Micro-Narratives: An Interdisciplinary Project on Video Experiments
The presentation examines a 13-week video laboratory series I have conducted for 4 years, to plough through the theoretical issues that have formed and evolved from this pedagogic experiment. Grounded in interdisciplinary research and education, I have used the term “micro-narratives” to characterize the general direction I take, which works on two levels. I step back from issues of representation and the avant-garde imperative for medium-specificity and, instead, beg for creative moments to be always situated in the crossroads of different art forms, thus engaging in critical dialogues with history. A revisit of the highly fluid early cinema works brings back many lost possibilities. Serialism in music highlighted the constructed quality and openness of narrative in extreme states. On another level, after Gilles Deleuze and Raul Ruiz, the moving image generates new forms of human consciousness. Deleuze focuses on cinema’s ability to create new experiences of time and space (time as space and space as time). His concern is not the referential value of cinema, nor the level of events and human actions, but affective vectors and forms and flow of energies that the materiality of the moving image embodies. As for Ruiz, the rejection of American cinema’s “Central Conflict Theory” is morally motivated and morally persuasive. His critique is on how the clarity-obsessed, Central Conflict-oriented narrative endorses a simplistic world view and cultivates an attitude of mind that rejects the complexity of human existence. Whereas Deleuze calls our attention to the fine, micro-level components that form an image discourse, Ruiz picks up structuration in story-telling to link up narrativity and consciousness. The use of Deleuze generates a workable deconstructionist scheme for the video artist. Ruiz brings us one step closer to analytic philosopher Cora Diamond’s position that arts can enlarge our moral imagination. The agenda of micro-narratives challenges the artist to anticipate in broadening the viewers’ imagination and their moral sensibility by providing visual and audio descriptions. This presentation will be accompanied by excerpts of video experiments created in the workshop series, which also illustrates how artistic activities open up the hidden-ness of the life world, drawing out what is embedded as well as what is potential.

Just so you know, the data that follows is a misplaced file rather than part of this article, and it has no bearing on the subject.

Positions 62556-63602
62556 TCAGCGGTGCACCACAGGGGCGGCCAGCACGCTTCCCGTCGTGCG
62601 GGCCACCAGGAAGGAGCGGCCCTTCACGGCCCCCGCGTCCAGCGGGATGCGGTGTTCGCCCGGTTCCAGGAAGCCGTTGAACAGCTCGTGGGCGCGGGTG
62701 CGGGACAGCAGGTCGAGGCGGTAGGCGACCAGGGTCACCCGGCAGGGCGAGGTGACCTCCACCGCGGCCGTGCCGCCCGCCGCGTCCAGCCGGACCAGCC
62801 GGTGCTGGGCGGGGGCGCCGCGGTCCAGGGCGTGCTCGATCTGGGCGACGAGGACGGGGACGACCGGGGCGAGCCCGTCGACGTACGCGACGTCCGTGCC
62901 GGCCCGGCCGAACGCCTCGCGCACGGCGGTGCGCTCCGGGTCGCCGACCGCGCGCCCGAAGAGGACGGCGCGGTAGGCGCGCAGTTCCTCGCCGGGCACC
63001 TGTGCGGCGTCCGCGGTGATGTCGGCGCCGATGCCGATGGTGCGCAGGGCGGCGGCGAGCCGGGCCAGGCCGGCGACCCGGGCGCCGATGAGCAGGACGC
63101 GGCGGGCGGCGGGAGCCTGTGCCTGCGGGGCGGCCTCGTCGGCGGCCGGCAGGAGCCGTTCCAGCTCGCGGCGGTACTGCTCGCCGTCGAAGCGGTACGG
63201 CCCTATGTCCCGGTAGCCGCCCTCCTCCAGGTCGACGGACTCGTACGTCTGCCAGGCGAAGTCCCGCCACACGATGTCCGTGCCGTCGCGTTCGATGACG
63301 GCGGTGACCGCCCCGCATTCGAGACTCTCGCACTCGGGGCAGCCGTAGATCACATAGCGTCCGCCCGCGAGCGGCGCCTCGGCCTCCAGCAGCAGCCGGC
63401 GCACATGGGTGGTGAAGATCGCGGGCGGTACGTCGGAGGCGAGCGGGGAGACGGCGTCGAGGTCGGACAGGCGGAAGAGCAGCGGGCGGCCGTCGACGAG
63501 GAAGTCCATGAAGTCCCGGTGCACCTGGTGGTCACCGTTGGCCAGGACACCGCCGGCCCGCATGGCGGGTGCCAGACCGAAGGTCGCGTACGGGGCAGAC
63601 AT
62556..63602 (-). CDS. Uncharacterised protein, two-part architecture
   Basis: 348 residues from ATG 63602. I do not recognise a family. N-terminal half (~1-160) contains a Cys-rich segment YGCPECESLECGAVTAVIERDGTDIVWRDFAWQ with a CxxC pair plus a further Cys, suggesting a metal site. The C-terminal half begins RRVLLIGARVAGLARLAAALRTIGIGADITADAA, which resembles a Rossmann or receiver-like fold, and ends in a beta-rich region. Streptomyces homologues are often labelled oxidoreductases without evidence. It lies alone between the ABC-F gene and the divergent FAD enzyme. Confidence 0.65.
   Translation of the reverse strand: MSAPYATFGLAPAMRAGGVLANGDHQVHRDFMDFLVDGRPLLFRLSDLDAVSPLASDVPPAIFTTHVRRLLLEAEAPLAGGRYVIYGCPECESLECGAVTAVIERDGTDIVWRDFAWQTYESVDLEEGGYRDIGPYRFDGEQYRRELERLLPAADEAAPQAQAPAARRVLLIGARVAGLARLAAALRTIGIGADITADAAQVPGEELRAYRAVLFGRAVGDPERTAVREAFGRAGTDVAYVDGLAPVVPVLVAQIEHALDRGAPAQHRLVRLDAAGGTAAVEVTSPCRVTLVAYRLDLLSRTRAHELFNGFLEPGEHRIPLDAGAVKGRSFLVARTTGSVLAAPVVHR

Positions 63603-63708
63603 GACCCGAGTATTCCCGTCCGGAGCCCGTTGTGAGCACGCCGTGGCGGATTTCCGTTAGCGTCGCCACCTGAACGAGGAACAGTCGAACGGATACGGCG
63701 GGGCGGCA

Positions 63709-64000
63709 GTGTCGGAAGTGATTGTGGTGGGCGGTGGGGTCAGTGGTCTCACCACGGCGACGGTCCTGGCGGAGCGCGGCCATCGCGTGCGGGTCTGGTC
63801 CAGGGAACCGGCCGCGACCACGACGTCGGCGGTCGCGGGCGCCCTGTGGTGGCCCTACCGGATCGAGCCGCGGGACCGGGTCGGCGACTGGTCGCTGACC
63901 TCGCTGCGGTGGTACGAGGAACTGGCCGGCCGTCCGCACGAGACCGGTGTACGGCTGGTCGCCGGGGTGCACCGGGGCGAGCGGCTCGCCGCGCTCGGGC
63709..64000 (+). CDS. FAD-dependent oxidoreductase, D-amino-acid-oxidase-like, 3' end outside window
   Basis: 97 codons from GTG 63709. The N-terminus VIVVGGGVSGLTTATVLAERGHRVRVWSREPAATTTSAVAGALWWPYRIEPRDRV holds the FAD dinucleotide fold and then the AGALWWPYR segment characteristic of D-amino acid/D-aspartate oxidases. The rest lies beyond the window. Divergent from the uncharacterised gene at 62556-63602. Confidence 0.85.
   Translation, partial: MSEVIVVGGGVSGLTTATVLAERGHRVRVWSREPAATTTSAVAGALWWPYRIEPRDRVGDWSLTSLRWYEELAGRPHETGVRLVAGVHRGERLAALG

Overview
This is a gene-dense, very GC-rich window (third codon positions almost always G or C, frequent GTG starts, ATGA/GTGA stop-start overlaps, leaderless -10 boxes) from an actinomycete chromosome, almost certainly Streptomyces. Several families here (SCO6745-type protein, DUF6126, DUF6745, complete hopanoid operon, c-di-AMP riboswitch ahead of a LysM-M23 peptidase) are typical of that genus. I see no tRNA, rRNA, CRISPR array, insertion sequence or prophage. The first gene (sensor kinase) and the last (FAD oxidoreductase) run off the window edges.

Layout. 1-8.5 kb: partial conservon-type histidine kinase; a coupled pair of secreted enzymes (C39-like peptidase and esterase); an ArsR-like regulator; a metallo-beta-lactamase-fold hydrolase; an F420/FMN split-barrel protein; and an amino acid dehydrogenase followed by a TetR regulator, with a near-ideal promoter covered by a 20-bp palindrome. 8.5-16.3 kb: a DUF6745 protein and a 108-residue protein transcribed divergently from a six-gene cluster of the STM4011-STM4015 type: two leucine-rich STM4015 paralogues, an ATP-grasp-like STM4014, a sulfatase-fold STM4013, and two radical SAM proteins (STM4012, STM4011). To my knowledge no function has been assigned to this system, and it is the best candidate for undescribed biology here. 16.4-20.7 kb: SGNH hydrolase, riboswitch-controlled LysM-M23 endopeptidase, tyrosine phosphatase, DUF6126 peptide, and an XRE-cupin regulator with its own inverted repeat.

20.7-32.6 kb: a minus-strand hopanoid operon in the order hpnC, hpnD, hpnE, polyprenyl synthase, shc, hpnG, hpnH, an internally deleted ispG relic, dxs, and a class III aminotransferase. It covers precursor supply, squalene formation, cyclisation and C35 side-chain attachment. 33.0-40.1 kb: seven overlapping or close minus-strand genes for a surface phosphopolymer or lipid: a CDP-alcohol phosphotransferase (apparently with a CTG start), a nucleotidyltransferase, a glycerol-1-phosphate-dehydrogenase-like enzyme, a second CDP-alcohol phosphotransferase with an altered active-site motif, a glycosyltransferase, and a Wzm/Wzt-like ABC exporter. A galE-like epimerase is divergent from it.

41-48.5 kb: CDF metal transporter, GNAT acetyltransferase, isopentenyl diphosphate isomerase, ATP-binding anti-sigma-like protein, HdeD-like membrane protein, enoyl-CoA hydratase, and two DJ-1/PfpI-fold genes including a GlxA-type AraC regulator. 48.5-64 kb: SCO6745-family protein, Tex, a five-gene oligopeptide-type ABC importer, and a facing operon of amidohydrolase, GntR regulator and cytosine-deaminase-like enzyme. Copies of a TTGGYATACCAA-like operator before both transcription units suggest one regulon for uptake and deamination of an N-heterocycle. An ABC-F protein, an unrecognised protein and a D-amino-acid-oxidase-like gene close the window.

Keywords: Interdisciplinarity, Video Experiments, Time and Space, Narratives
Dr. Linda C.H. Lai
Assistant Professor, School of Creative Media, The City University of Hong Kong